Here’s the problem, and honestly, it scared me for years as a teenager after Columbine: I am capable of evil. Those people who are outright racist? Those people spewing hate in internet comment threads? Those people who I simply disagree with? They aren’t that different from myself.

These issues don’t create hate, they just reveal it.

This makes me uncomfortable, to be honest. I’d much rather believe that if only I was on the right side of every issue (and of course, my side is always the right side), I would be incapable of evil thoughts and words. But I’m only doing what our parents tried to do in the late 90’s following Columbine, trying to control evil through outward appearances.

This doesn’t work.

There’s a story (probably true, although apparently never actually documented) about the great G.K. Chesterton, where he, along with other famous authors were asked by The Times what was wrong with the world today. He simply responded,

“Dear Sir,

I am.

Yours, G.K. Chesterton.”

Chesterton recognized that evil originates in our hearts and the only way to fight against it is through change from within. He also recognized that the only person he was capable of changing was himself.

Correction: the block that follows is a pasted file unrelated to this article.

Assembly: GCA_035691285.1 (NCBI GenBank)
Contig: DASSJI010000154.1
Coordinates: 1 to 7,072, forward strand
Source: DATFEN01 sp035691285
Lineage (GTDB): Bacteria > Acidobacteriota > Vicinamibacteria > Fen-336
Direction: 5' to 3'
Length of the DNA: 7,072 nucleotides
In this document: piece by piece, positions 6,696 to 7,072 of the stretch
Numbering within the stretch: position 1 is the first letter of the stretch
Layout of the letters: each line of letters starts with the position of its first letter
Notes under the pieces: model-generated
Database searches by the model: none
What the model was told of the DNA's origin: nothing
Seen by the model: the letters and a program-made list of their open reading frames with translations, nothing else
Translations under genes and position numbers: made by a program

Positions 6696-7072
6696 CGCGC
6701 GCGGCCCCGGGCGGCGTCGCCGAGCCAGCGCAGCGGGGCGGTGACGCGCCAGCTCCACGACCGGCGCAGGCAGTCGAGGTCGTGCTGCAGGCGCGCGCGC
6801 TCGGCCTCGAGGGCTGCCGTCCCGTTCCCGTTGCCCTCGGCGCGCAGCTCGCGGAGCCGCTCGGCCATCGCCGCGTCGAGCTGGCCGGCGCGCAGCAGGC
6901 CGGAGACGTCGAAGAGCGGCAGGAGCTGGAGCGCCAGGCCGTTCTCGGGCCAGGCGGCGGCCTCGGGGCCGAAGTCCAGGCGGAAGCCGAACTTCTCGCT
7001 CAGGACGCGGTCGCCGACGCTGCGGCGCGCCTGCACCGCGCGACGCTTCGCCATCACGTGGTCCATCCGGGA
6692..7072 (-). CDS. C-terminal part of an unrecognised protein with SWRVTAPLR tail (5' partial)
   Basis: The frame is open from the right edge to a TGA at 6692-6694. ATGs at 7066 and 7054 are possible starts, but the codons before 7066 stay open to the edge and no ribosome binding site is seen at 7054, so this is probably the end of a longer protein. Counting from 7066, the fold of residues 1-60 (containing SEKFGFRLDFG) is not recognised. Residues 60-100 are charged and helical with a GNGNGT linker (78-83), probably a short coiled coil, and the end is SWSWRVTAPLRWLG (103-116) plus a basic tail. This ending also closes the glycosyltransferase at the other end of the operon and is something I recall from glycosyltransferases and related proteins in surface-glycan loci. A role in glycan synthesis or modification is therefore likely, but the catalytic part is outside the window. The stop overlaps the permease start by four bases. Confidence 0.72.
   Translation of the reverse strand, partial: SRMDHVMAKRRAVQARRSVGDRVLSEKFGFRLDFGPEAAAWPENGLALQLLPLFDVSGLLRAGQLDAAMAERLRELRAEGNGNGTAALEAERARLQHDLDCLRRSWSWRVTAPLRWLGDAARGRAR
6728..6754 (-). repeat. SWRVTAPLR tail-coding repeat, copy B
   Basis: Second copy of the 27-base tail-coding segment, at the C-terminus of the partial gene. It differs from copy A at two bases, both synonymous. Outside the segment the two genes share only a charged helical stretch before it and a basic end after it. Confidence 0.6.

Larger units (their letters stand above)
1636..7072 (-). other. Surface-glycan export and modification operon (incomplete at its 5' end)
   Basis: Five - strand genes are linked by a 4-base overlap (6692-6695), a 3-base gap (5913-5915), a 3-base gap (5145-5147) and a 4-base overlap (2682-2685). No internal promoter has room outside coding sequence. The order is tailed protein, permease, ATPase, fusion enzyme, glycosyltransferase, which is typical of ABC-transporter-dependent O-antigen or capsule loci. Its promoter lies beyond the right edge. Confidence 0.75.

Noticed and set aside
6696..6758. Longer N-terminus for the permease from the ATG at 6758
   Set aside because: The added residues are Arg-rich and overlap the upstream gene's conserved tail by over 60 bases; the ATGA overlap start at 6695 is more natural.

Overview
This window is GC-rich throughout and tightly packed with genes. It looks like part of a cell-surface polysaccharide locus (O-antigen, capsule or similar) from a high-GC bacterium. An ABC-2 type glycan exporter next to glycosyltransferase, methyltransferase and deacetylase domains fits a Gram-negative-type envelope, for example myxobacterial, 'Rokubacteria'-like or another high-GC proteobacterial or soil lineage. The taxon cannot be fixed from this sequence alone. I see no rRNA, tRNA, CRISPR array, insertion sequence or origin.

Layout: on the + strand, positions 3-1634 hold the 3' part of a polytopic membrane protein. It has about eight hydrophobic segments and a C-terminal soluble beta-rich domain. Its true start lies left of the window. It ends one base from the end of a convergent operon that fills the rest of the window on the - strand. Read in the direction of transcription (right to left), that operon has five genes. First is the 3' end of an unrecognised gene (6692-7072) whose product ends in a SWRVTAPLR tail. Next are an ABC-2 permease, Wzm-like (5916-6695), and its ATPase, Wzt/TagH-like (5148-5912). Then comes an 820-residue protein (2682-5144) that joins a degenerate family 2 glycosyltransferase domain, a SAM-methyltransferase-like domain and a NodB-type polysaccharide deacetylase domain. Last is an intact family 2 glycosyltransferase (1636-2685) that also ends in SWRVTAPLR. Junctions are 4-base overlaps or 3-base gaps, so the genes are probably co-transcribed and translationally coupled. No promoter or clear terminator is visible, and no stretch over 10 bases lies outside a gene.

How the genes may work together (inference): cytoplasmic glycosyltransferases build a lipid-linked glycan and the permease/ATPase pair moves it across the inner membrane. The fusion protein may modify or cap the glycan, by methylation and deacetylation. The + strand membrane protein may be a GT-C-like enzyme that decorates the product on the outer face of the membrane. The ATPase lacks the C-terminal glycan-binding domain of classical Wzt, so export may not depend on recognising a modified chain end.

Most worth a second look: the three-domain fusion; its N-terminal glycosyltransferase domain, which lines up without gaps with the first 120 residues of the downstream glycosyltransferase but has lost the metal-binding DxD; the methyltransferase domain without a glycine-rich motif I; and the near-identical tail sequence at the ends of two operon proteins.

I can’t change anyone but myself.

In light of this, what if we stopped arguing online? What if we stopped sharing fear-based articles on Facebook? What if we truly loved our neighbors? What if we had face-to-face conversations about these issues with people we care about instead of just filling social media with controversial topics?

What if we committed to change ourselves first, by the grace of God?

I’m making drastic changes in my life, more on that later, due to the amount of crippling anxiety I’ve been experiencing throughout my pregnancy. I’m changing what voices are speaking into my life and heart. I’m done with hate. I’m done with fear.

What’s wrong with the world? I am. And I know the One who can change me, and to him I run.

Saturday: The Day of Silence

Good Friday is over. Now it’s Saturday.

Saturday. As Jesus’ friends awoke, the day after they watched their dear friend violently die, I imagine it took some longer than others to remember. As the morning sun streamed in the windows, bringing the promise of a new day, their memories of the night before caught up with them. The morning sun no longer held promise. Just defeat.

This wasn’t how it was supposed to end.

How could Jesus leave them like this?

Where do we go from here?

I’ve been there. I’ve lived through a “Saturday” filled with hopelessness. My life wasn’t supposed to look like this. I was supposed to have purpose. Things weren’t supposed to look this way. It didn’t feel as if I would ever find joy again.